Increased use of Canada’s massive untapped reserves of low-cost wind energy will be critical if this country is to remain competitive in the global shift to a low-carbon economy, industry leaders agreed as the Canadian Wind Energy Association’s (CanWEA) 33rd Annual Conference and Exhibition kicked off in Montreal.
More than 1,200 wind energy professionals from Canada and around the world are attending CanWEA 2017, being held October 3rd to 5th at the Palais des congrès de Montréal.
“It’s becoming more obvious every day that we are on a path to a clean energy future, and that wind energy, as the lowest-cost source of new emissions-free electricity, must play a pivotal role in getting us there,” said Robert Hornung, President, Canadian Wind Energy Association.
“That’s why we chose Energy Transition as the theme for this year’s CanWEA conference,” he added. “As the energy landscape continues to evolve, it will not only open new markets for our industry, but create new opportunities for Canada to capitalize on its abundant and diverse renewable energy resources.”
Hosted by CanWEA and Hannover Fairs (Canada), the event features a dynamic lineup of expert speakers on a range of topics that include emerging business development opportunities, wind, and energy market trends, industry best practices and technology innovation.
More than 110 exhibitors, representing the industry’s leading companies in Canada, are showcasing the latest in wind-related products and services on the tradeshow floor.
Keynote speakers include Kim Rudd, Parliamentary Secretary to Canada’s Minister of Natural Resources, The Honorable Jim Carr, and The Honorable Sergio Marchi, CEO of the Canadian Electricity Association.
The electricity grid of the future was in the spotlight during the conference’s opening plenary session. Independent experts and electricity sector professionals weighed in on how cost-competitive renewable generation sources, rapidly advancing smart grid and storage technologies, shifting consumer expectations, and a global commitment to clean growth are transforming the way we produce and use energy.
Panelists also shared insights on how governments and utilities in Canada can lead this transition, noting that Quebec’s 2030 Energy Policy links the province’s renewable resources to its future economic prosperity. At the same time, Alberta and Saskatchewan are moving aggressively to modernize their electricity grids and revitalize their economies by targeting clean energy development and Ontario is about to release its Long-Term Energy Plan (LTEP) that will have to support its efforts to reduce greenhouse gas emissions 80% by 2050.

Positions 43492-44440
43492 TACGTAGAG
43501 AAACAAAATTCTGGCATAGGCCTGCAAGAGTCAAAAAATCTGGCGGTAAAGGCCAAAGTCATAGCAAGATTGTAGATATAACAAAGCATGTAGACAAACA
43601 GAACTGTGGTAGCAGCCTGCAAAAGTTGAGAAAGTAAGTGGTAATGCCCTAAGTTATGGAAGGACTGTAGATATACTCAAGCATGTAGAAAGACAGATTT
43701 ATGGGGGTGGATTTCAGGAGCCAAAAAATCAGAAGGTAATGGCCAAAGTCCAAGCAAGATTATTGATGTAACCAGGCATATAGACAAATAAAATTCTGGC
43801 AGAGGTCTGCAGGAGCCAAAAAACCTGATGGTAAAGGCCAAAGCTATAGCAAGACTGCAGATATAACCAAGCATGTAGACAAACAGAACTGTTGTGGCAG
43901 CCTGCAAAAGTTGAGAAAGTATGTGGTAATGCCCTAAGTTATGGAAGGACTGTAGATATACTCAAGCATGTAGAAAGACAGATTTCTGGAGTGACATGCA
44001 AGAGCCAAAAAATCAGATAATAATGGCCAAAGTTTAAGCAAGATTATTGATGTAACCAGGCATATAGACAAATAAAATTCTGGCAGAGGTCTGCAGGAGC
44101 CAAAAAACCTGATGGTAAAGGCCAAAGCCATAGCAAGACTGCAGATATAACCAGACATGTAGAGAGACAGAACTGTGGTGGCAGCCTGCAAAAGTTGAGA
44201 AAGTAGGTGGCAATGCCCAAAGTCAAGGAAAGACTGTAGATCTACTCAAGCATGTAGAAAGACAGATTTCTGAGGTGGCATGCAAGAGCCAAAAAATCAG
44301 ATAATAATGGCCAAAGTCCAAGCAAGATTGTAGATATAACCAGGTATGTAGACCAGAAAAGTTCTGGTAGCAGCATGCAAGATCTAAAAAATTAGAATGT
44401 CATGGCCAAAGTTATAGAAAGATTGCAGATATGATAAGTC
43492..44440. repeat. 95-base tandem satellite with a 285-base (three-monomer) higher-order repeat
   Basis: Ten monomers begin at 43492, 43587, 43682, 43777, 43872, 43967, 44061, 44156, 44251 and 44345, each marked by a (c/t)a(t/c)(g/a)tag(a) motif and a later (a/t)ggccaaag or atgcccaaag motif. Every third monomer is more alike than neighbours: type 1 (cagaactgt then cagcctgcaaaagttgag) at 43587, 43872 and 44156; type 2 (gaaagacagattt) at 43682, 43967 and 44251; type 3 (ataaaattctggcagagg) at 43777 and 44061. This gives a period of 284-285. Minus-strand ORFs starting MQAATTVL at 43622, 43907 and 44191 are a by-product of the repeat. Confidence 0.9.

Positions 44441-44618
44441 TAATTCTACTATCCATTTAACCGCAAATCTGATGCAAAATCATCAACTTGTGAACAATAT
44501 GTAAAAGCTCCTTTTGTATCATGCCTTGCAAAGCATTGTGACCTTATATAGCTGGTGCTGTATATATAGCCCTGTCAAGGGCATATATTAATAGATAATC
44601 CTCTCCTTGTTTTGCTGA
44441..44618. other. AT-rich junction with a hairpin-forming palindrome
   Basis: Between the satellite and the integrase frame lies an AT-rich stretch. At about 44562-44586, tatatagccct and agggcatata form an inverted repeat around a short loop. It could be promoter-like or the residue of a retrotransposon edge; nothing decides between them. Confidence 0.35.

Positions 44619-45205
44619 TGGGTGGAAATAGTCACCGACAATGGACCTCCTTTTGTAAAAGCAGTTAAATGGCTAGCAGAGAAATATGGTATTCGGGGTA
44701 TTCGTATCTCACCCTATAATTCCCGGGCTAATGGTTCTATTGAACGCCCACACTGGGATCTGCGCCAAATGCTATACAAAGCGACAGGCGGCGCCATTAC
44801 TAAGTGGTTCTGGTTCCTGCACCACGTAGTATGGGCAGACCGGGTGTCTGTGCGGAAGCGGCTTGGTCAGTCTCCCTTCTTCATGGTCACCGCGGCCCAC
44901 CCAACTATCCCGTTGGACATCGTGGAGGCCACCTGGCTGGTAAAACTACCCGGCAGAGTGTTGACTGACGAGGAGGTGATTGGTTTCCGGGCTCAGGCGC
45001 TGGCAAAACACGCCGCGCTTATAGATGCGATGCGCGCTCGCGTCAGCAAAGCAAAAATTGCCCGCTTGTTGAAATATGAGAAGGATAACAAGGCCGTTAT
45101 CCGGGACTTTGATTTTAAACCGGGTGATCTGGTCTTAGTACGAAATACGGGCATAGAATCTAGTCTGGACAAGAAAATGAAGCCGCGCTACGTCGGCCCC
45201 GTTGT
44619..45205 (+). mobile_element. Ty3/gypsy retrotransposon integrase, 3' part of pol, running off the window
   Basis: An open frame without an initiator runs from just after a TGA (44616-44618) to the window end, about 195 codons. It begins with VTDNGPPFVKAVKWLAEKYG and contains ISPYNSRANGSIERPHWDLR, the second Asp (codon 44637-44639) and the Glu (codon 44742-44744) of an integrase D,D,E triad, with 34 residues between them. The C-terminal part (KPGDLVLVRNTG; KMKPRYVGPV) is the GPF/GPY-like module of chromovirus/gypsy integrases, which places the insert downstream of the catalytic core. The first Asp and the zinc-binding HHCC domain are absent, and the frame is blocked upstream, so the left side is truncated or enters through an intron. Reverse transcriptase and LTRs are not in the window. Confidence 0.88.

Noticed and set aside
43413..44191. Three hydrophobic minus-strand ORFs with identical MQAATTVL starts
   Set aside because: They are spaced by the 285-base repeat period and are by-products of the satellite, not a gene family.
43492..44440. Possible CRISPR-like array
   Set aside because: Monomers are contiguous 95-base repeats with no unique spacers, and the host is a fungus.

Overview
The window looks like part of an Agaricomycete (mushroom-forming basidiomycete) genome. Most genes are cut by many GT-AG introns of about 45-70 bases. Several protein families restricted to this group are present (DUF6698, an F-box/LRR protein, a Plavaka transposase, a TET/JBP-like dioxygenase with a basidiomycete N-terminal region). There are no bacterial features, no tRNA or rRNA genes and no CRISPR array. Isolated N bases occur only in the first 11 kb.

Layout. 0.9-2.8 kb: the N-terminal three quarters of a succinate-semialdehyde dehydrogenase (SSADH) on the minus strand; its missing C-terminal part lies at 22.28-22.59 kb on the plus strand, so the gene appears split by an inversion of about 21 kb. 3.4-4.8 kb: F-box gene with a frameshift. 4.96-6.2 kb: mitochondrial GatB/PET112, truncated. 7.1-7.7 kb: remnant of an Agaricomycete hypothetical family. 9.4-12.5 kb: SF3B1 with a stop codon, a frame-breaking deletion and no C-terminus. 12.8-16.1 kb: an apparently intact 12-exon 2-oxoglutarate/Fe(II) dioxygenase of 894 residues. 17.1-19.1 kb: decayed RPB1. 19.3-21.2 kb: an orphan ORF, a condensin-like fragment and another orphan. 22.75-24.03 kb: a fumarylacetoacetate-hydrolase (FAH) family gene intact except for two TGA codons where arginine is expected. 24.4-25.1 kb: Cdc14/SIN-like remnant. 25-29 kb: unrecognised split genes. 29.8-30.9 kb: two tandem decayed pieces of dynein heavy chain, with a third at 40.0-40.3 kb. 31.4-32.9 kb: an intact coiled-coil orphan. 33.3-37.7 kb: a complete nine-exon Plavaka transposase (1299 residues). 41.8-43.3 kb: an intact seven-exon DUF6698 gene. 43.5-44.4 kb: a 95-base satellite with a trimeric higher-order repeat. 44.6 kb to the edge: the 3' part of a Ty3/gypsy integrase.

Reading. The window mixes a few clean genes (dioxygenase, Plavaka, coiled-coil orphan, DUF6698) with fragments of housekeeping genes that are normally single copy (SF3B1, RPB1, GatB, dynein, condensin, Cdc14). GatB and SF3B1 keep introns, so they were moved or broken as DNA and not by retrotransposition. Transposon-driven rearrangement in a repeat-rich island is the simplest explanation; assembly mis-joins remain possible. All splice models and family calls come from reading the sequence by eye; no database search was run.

Wednesday’s plenary session will delve into emerging demand drivers for wind, including the rise of electric vehicles, new opportunities in remote communities and northern Canada, the increasing interest in wind energy exports to the United States, and the upsurge in corporate renewable energy purchases. The conference’s closing plenary will focus on the electricity market reforms needed to help drive investment to cleaner sources of generation.
“Quebec was one of the first provinces to adopt wind energy on a large-scale, and by working to develop new markets for its clean energy resources through its export and electrification initiatives, it is once again carving out a leadership role,” says Cory Basil, vice-president of development for EDF EN Canada and Board Chair for the Canadian Wind Energy Association. “We’re excited to be in Montreal to talk about what’s next for our industry as the shift to a more sustainable future takes hold.”
The program also features eight concurrent educational sessions, providing insight on how forward-thinking wind farm operators, project developers, and electricity system planners can turn change into opportunity, tackling the permitting, resource assessment, and health and safety challenges facing a growing industry, and delving into the operational improvements and technology advancements that will contribute to the sector’s long-term success.
Canada currently has over 12,000 MW of wind energy, the eighth largest wind generating fleet in the world. More wind energy has been built in Canada over the last decade than any other form of electricity generation, with installed capacity growing by an average of 18% a year over the past five years.
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